8. Hallett RM, Dvorkin A, Gabardo CM and Hassell JA. An algorithm to discover gene signatures with predictive potential. J Exp Clin Cancer Res. 2010; 29:120.

9. Hallett RM and Hassell JA. E2F1 and KIAA0191 expression predicts breast cancer patient survival. BMC Res Notes. 2011; 4:95.

10. Parker JS, Mullins M, Cheang MC, Leung S, Voduc D, Vickery T, Davies S, Fauron C, He X, Hu Z, Quackenbush JF, Stijleman IJ, Palazzo J, Marron JS, Nobel AB, Mardis E, et al. Supervised risk predictor of breast cancer based on intrinsic subtypes. J Clin Oncol. 2009; 27:1160-1167.

11. Perou CM, Sorlie T, Eisen MB, van de Rijn M, Jeffrey SS, Rees CA, Pollack JR, Ross DT, Johnsen H, Akslen LA, Fluge O, Pergamenschikov A, Williams C, Zhu SX, Lonning PE, Borresen-Dale AL, et al. Molecular portraits of human breast tumours. Nature. 2000; 406:747-752.

12. Sorlie T, Tibshirani R, Parker J, Hastie T, Marron JS, Nobel A, Deng S, Johnsen H, Pesich R, Geisler S, Demeter J, Perou CM, Lonning PE, Brown PO, Borresen-Dale AL and Botstein D. Repeated observation of breast tumor subtypes in independent gene expression data sets. Proc Natl Acad Sci U S A. 2003; 100:8418-8423.

13. van de Rijn M, Perou CM, Tibshirani R, Haas P, Kallioniemi O, Kononen J, Torhorst J, Sauter G, Zuber M, Kochli OR, Mross F, Dieterich H, Seitz R, Ross D, Botstein D and Brown P. Expression of cytokeratins 17 and 5 identifies a group of breast carcinomas with poor clinical outcome. Am J Pathol. 2002; 161:1991-1996.

14. Nielsen TO, Hsu FD, Jensen K, Cheang M, Karaca G, Hu Z, Hernandez-Boussard T, Livasy C, Cowan D, Dressler L, Akslen LA, Ragaz J, Gown AM, Gilks CB, van de Rijn M and Perou CM. Immunohistochemical and clinical characterization of the basal-like subtype of invasive breast carcinoma. Clin Cancer Res. 2004; 10:5367-5374.

15. Cheang MC, Voduc D, Bajdik C, Leung S, McKinney S, Chia SK, Perou CM and Nielsen TO. Basal-like breast cancer defined by five biomarkers has superior prognostic value than triple-negative phenotype. Clin Cancer Res. 2008; 14:1368-1376.

16. Mulligan AM, Pinnaduwage D, Bull SB, O’Malley FP and Andrulis IL. Prognostic effect of basal-like breast cancers is time dependent: evidence from tissue microarray studies on a lymph node-negative cohort. Clin Cancer Res. 2008; 14:4168-4174.

17. Dent R, Trudeau M, Pritchard KI, Hanna WM, Kahn HK, Sawka CA, Lickley LA, Rawlinson E, Sun P and Narod SA. Triple-negative breast cancer: clinical features and patterns of recurrence. Clin Cancer Res. 2007; 13:4429-4434.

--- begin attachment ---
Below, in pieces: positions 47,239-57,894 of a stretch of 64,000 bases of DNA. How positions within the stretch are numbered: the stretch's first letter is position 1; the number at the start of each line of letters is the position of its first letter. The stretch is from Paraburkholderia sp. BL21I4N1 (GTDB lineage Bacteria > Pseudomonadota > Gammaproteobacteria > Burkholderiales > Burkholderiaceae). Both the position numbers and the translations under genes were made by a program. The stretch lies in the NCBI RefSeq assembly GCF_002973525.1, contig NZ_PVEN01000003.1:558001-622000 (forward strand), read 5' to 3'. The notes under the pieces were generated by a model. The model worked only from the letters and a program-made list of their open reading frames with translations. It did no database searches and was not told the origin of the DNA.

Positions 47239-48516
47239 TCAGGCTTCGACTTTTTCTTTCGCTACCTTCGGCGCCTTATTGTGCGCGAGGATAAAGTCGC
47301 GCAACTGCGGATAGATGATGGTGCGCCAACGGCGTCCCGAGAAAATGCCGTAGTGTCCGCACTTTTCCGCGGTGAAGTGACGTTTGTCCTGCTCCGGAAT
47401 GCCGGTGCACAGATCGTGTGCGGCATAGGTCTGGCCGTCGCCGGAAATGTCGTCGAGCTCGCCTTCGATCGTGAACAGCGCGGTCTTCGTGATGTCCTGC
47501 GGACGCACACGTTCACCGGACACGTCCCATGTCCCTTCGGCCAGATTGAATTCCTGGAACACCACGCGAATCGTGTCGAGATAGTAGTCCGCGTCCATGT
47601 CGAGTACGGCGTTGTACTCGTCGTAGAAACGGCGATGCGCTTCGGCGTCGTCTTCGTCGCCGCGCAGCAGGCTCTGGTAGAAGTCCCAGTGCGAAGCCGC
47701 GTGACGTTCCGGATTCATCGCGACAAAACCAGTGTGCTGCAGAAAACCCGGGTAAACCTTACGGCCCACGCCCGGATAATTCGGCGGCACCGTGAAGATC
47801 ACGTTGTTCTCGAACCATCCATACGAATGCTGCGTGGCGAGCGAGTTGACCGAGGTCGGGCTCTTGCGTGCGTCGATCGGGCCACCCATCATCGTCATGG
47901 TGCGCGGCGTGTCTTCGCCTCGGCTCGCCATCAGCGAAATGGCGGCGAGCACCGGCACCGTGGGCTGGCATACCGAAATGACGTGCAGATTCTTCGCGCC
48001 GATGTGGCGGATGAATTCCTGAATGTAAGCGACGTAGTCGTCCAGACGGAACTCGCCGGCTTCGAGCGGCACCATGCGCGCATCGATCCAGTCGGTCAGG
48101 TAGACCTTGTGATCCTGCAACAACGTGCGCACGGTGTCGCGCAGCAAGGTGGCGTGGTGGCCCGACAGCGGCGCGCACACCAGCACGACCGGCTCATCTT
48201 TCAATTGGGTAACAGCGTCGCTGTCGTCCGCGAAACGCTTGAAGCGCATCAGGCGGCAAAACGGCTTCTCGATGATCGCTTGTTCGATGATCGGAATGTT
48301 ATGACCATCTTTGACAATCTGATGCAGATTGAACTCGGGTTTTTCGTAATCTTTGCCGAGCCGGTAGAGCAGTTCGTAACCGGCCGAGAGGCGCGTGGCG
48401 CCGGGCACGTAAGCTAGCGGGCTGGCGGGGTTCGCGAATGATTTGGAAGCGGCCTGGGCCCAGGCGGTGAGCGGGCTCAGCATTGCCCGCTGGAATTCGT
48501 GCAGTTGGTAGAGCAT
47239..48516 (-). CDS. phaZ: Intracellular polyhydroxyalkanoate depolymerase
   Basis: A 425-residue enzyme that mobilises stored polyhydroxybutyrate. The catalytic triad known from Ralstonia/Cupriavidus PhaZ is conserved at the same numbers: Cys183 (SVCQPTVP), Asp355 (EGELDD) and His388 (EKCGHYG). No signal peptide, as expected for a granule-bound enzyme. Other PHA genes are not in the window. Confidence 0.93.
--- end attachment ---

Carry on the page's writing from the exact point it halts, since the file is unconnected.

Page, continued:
18. Blows FM, Driver KE, Schmidt MK, Broeks A, van Leeuwen FE, Wesseling J, Cheang MC, Gelmon K, Nielsen TO, Blomqvist C, Heikkila P, Heikkinen T, Nevanlinna H, Akslen LA, Begin LR, Foulkes WD, et al. Subtyping of breast cancer by immunohistochemistry to investigate a relationship between subtype and short and long term survival: a collaborative analysis of data for 10,159 cases from 12 studies. PLoS Med. 7:e1000279.

19. Wirapati P, Sotiriou C, Kunkel S, Farmer P, Pradervand S, Haibe-Kains B, Desmedt C, Ignatiadis M, Sengstag T, Schutz F, Goldstein DR, Piccart M and Delorenzi M. Meta-analysis of gene expression profiles in breast cancer: toward a unified understanding of breast cancer subtyping and prognosis signatures. Breast Cancer Res. 2008; 10:R65.

20. Desmedt C, Haibe-Kains B, Wirapati P, Buyse M, Larsimont D, Bontempi G, Delorenzi M, Piccart M and Sotiriou C. Biological processes associated with breast cancer clinical outcome depend on the molecular subtypes. Clin Cancer Res. 2008; 14:5158-5165.

21. Yau C, Esserman L, Moore DH, Waldman F, Sninsky J and Benz CC. A multigene predictor of metastatic outcome in early stage hormone receptor-negative and triple-negative breast cancer. Breast Cancer Res. 2010; 12:R85.

22. Teschendorff AE, Miremadi A, Pinder SE, Ellis IO and Caldas C. An immune response gene expression module identifies a good prognosis subtype in estrogen receptor negative breast cancer. Genome Biol. 2007; 8:R157.

23. Hallett RM, Dvorkin-Gheva A, Anita B and Hassell JA. A gene signature for predicting outcome in patients with basal-like breast cancer. Scientific Reports. 2012; 2.

24. Lee U, Frankenberger C, Yun J, Bevilacqua E, Caldas C, Chin SF, Rueda OM, Reinitz J and Rosner MR. A prognostic gene signature for metastasis-free survival of triple negative breast cancer patients. PLoS One. 2013; 8:e82125.

25. Wu G, Feng X and Stein L. A human functional protein interaction network and its application to cancer data analysis. Genome Biol. 2010; 11:R53.

26. Wu G and Stein L. A network module-based method for identifying cancer prognostic signatures. Genome Biol. 2012; 13:R112.

27. Fanjul A, Dawson MI, Hobbs PD, Jong L, Cameron JF, Harlev E, Graupner G, Lu XP and Pfahl M. A new class of retinoids with selective inhibition of AP-1 inhibits proliferation. Nature. 1994; 372:107-111.

28. Shiohara M, Dawson MI, Hobbs PD, Sawai N, Higuchi T, Koike K, Komiyama A and Koeffler HP. Effects of novel RAR- and RXR-selective retinoids on myeloid leukemic proliferation and differentiation in vitro. Blood. 1999; 93:2057-2066.